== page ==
“There it is!” my brother shouted from his secret observation post high atop the sofa in the living room. I rushed to the back window. There, in the garden, chewing on a cantaloupe I’d planned to have with my breakfast, was Marmota monax, the largest of the squirrel family, the creature more commonly known as the woodchuck, or, in some places, the whistling pig. This particular specimen was the largest woodchuck I’ve seen in a long while, weighing in at about forty pounds (half that is the norm for woodchucks). “Look at the size of that bastard,” my brother, hereinafter known as the Great White Hunter (GWH) or Bwana, yelled. My mother shouted at the beast to go away, but the gluttonous rodent, hereinafter known as the Elusive Beast, looked at us as though we were mad, and then went back mauling my mother’s cantaloupes. Then my brother made a fateful choice. “I’m going to shoot that thing in its big fat ass,” he announced, and ran up the stairs to fetch the BB gun.
That day and the days after it were days of terrible frustration for my brother. The Elusive Beast taunted him at every turn, mauling melons and making holes in tomatoes at every turn, launching raids on the radishes and assaults on the asparagus (Mom doesn’t actually grow asparagus, but I like the assonance there) whenever the brother was not about, and then fleeing back into his hole whenever he perceived that he was being watched. My brother found this all terribly frustrating, the more so since it was not at all a matter of killing the Elusive Beast, but rather educating the little bastard to stay away from the cantaloupes. “If I kill the Elusive Beast,” my brother explained, “then I’m going to have to get rid of its lousy flea-bitten carcass so he’s not stinking us out of house and home. No, I got to teach him not to come into the garden.”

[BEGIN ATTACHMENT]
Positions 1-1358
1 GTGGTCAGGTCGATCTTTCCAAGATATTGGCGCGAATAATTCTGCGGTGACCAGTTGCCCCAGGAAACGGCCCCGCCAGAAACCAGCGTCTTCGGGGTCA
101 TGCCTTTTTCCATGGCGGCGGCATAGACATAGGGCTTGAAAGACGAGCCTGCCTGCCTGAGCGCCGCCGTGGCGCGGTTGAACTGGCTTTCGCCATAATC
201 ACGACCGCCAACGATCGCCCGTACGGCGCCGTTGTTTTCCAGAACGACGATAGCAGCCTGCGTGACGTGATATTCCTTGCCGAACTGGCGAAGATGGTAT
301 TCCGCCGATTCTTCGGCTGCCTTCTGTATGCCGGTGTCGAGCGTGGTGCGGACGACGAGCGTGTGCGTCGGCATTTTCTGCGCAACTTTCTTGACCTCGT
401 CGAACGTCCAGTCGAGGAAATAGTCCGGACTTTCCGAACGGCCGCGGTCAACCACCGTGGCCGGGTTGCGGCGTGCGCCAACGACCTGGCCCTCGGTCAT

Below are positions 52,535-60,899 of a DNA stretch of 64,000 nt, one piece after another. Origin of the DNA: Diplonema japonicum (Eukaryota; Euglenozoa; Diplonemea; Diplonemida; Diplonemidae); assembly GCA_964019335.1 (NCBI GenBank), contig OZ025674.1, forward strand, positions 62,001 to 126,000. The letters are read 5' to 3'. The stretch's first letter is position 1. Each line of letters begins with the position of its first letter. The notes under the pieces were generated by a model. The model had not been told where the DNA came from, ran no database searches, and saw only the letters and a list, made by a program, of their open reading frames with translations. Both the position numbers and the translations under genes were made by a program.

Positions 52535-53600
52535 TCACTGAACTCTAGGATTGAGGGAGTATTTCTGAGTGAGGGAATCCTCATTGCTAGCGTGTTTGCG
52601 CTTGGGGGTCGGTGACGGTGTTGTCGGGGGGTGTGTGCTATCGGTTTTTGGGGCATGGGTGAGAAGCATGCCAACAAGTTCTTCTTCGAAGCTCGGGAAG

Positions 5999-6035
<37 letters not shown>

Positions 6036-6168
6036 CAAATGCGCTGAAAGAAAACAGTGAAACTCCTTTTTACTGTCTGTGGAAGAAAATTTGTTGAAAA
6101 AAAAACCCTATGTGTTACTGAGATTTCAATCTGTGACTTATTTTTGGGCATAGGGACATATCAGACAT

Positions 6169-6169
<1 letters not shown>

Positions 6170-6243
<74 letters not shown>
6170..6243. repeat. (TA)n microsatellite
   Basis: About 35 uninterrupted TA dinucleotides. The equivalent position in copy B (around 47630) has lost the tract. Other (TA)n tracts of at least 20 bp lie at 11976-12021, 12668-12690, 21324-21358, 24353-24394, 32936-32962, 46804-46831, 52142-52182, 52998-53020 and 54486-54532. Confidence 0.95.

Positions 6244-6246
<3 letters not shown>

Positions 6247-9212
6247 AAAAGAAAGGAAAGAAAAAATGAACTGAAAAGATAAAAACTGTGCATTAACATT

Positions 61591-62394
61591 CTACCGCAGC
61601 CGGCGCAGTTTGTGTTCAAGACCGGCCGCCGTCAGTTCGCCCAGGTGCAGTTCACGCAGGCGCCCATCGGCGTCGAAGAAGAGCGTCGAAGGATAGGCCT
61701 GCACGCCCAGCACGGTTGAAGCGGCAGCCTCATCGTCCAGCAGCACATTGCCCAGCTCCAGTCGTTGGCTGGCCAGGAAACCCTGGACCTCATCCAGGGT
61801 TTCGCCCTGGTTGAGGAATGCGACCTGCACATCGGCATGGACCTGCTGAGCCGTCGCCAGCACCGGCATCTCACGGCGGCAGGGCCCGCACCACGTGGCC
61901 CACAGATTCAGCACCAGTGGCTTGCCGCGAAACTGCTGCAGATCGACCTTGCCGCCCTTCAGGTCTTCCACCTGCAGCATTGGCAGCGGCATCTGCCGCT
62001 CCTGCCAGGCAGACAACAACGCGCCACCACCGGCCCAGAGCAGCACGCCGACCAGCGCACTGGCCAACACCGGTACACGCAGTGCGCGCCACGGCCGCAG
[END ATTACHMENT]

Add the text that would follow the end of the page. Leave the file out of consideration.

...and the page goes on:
The brother said this with an air of tremendous self-satisfaction, as if this were the easiest thing in the world to accomplish.
In reality, my brother was now embarked on one of the great scientific adventures of our time, an attempt to prove that the experiments carried out by Pavlov and Skinner could be carried out in a completely uncontrolled environment. The call went to behaviorists everywhere in the world, and they came in their hundreds and then in their thousands to see the results of this great experiment. In the end, they got too damn annoying for words and GWH began shooting them in the end instead, causing them to flee back to the ivory towers from which they emerged. Proving that this experiment would work with academics, however, is not the same as proving it would work with the Elusive Beast and his merry band of fruit thieves (yes, there were more than one of them; apparently this unfit parent recruited members of his family to help him with his depredations). No, indeed, they would prove a much more cunning foe.